DCSIMG

Co-op bosses blamed for bank’s fall from grace

  • by JOHN-PAUL FORD ROJAS AND GARETH MACKIE
 

A damning report into the near-collapse of the Co-operative Bank has laid the blame on executives running the business in the wake of its ill-fated merger with the Britannia building society.

Sir Christopher Kelly, author of the review, said: “This report tells a sorry story of failings in management and governance on many levels.”

The former Treasury mandarin was asked to investigate after the bank was found to have a £1.5 billion hole in its balance sheet which ultimately required a rescue by bondholders.

Today’s long-awaited report found “overwhelming” evidence that Britannia chief executive Neville Richardson, who took over as boss following the 2009 merger, failed to leave the new business “in a good position” when he departed in 2011.

It also said the culture of the bank was partly to blame, with a “willingness to accept poor performance” and a “tendency not to welcome challenge”.

The board of the wider Co-operative Group, led at the time by Peter Marks, also came in for criticism for failing properly to oversee the bank and badly letting down the group’s millions of members.

Kelly said: “The roots of the shortfall lie in a merger between the bank and the Britannia building society which should probably never have happened.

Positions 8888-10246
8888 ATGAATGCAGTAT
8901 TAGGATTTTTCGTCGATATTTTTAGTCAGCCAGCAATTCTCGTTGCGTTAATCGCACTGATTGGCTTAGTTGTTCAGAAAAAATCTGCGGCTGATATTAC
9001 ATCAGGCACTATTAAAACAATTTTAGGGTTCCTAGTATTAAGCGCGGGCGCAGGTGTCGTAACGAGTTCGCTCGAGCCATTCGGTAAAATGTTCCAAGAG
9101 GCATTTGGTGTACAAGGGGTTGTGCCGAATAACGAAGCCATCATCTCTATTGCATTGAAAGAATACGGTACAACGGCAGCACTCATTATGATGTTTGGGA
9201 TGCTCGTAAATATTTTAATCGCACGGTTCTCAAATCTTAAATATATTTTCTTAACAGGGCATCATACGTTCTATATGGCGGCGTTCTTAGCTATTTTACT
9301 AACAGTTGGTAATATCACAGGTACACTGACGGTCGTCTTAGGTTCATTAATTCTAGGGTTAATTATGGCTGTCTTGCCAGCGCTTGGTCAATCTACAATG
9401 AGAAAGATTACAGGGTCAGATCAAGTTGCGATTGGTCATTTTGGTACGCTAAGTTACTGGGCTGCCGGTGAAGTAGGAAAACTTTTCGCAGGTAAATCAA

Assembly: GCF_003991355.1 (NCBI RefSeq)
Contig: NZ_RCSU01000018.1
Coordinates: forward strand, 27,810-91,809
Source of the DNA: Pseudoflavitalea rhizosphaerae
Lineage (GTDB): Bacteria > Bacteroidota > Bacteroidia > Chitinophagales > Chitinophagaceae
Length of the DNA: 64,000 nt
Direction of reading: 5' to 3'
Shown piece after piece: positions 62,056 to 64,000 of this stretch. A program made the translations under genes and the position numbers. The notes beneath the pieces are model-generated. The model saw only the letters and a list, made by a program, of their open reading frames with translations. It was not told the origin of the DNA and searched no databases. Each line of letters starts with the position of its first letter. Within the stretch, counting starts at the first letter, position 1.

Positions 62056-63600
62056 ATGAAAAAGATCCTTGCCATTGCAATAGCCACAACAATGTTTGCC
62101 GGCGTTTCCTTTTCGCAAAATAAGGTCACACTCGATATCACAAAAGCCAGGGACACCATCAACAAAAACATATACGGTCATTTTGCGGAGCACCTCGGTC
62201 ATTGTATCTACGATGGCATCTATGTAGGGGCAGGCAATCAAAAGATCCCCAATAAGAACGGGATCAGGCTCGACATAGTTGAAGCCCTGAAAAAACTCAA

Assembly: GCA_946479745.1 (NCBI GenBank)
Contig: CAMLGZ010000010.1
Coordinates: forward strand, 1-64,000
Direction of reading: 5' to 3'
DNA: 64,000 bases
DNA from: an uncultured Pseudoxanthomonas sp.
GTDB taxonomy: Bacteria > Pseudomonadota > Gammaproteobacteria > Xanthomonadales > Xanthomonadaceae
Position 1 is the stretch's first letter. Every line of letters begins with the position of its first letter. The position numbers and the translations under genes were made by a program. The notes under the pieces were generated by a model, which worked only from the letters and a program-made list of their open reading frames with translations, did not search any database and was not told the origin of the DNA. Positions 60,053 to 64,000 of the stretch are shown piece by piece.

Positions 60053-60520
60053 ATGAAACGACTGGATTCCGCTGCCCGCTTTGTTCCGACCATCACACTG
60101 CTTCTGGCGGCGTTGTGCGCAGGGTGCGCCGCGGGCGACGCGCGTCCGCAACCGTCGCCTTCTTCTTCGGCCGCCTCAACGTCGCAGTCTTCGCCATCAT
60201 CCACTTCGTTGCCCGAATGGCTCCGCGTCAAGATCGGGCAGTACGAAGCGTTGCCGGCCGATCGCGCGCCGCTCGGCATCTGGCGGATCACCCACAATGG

“Both organisations had problems. Bringing them together exacerbated those problems. It might have worked if the merged organisation had first class leadership. Sadly it did not.”

In response to the report, current Co-op Bank chief executive Niall Booker apologised for “past failings” and said the lender had been “working diligently” to address them.

Booker added: “It is clear from the report that there were serious failings in the past. The board will consider the implications of today’s report and, bearing in mind the various external investigations into the same past events which are still ongoing, consider what action it should take, after taking appropriate professional advice.

“There is further work to be done but customers should be in no doubt of our commitment to return to our roots as a smaller, efficient bank focused on serving individuals and small and medium-sized businesses with values and ethics at our heart.”

Co-op Bank also said today that it was appointing “big four” accountant EY as its new auditor, ending a 40-year relationship with KPMG amid a regulatory investigation into the Co-op’s past accounts in the years leading up to the end of 2012.

 

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